To provide the widest variety of quality wetland habitat for hundreds of thousands of migratory birds, Refuge staff manage water levels to maintain everything from wet soils to deep water conditions. This encourages growth of nutritious plants and other organisms and helps prevent cattails from over-growing the marshes.
Historically, the natural combination of wildfire and bison grazing maintained the grasslands in this area. Today, Refuge staff use a combination of haying, grazing, mowing, prescribed burning, spraying, and biological agents to control noxious weeds and prevent the invasion of grasslands by shrubs.
In addition, some areas of the Refuge that were farmed prior to Refuge establishment are being restored back to grasslands. The restoration process begins by farming these areas again for several years. Farming helps eliminate noxious weeds, reconditions the soil, and provides temporary food for wildlife. Eventually, grasses are re-established on the land.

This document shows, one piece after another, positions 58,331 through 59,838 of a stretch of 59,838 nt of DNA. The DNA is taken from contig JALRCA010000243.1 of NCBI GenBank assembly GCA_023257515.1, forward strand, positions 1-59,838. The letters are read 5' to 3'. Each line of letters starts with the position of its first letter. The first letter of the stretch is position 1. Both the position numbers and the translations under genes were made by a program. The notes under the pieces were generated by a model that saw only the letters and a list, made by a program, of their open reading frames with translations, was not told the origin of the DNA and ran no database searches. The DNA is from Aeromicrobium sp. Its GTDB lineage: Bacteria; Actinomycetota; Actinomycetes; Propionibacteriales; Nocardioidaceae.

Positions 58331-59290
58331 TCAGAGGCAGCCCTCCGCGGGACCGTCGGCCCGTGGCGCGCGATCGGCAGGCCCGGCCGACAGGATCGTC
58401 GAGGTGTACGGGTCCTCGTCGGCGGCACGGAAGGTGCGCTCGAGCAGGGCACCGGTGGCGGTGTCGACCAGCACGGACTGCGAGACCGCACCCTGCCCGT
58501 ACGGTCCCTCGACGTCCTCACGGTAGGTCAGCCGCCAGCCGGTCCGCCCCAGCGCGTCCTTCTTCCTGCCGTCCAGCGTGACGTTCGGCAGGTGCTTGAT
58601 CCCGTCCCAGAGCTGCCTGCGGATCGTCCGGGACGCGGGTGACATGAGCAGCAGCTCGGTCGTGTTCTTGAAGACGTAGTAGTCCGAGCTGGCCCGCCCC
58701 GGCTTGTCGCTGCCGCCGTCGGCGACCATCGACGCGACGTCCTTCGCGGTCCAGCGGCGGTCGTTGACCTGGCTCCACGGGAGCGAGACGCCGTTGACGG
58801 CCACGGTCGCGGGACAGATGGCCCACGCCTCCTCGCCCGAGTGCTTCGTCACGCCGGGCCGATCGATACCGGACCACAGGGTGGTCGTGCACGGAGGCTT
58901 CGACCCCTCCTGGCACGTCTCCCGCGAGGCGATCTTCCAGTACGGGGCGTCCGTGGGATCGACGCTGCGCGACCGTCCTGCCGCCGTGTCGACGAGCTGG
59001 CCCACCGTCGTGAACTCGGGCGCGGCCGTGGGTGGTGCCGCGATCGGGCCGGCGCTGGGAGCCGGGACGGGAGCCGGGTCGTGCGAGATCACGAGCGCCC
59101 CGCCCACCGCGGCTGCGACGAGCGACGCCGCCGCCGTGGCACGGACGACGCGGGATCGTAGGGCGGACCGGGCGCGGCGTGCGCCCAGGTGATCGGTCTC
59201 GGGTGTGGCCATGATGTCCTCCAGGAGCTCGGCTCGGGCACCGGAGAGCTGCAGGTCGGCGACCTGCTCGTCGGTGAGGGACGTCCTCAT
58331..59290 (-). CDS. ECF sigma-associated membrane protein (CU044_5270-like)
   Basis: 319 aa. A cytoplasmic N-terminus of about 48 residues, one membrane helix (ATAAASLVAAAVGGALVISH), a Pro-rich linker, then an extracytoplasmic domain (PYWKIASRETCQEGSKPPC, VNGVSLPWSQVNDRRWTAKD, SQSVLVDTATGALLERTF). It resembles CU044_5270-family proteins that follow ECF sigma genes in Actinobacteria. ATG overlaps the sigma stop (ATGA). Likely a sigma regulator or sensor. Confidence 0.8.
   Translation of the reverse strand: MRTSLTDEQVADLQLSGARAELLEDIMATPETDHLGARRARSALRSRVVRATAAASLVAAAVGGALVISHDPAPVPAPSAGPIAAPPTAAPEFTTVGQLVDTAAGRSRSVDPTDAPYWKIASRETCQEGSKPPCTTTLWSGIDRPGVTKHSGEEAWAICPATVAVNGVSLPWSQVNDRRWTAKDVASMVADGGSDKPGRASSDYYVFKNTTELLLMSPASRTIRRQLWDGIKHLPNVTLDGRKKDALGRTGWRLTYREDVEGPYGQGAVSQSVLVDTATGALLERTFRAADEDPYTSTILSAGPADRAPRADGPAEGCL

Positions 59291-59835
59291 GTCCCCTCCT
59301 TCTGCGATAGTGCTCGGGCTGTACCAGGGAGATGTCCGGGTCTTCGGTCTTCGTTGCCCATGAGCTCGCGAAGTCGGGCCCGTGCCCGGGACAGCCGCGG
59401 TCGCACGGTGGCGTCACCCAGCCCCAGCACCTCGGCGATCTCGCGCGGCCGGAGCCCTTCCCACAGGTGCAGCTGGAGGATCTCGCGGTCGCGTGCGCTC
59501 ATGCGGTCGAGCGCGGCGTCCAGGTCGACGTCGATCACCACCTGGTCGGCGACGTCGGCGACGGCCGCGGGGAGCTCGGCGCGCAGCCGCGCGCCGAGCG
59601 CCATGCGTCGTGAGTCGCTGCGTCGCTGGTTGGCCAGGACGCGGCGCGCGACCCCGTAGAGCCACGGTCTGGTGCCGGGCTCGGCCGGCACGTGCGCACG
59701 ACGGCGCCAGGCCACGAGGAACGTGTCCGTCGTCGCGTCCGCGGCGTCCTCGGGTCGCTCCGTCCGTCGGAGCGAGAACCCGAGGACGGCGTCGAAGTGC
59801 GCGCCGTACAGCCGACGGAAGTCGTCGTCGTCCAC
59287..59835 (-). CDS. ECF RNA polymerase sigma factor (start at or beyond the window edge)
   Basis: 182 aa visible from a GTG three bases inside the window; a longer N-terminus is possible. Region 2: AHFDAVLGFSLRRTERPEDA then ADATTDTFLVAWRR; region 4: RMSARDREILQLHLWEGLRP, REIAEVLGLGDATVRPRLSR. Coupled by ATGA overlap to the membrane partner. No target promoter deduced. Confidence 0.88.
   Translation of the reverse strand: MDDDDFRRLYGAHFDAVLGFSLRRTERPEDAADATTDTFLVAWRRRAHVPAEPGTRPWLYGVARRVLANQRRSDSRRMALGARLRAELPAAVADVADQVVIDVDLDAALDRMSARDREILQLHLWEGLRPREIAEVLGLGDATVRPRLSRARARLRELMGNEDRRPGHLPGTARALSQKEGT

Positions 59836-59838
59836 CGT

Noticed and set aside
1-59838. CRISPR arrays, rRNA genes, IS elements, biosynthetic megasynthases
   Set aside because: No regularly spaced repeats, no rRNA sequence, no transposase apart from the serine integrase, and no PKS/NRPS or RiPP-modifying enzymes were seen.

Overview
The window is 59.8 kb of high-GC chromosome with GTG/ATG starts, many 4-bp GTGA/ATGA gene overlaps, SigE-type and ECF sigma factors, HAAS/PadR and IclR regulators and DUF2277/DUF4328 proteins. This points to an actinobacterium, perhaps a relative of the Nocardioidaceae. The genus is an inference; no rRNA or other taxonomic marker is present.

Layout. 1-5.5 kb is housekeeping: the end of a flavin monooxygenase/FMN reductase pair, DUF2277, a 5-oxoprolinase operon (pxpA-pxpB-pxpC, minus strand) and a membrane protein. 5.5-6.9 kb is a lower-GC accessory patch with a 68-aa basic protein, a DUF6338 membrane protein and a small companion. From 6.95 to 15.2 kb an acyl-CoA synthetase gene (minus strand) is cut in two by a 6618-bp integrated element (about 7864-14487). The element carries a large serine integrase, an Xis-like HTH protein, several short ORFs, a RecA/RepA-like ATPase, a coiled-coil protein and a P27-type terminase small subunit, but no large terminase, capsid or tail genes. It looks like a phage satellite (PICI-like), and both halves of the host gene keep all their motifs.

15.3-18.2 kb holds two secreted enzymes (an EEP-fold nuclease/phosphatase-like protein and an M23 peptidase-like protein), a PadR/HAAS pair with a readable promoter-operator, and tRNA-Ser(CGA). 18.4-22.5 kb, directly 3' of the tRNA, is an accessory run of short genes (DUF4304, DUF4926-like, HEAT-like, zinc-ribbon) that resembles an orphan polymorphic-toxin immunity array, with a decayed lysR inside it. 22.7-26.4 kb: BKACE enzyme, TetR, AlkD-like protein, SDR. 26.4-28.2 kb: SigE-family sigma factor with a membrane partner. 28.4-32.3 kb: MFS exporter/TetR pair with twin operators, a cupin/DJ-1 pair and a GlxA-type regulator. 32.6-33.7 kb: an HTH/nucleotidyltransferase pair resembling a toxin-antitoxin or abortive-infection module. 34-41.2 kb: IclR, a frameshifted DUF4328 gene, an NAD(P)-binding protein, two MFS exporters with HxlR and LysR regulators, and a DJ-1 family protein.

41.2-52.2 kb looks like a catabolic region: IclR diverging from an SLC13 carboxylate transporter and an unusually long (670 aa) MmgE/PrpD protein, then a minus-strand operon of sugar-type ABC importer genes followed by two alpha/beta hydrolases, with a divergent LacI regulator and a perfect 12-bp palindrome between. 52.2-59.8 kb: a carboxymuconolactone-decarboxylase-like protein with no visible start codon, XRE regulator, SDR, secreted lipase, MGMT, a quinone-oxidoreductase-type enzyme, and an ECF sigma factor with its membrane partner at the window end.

The U.S. Fish and Wildlife Service issues permits under various wildlife law and treaties at a number of offices throughout the country. Permits enable the public to engage in legitimate wildlife-related activities that would otherwise be prohibited by law. Service permit programs ensure that such activities are carried out in a manner that safeguards wildlife. Additionally, some permits promote conservation efforts by authorizing scientific research, generating data, or allowing wildlife management and rehabilitation activates to go forward.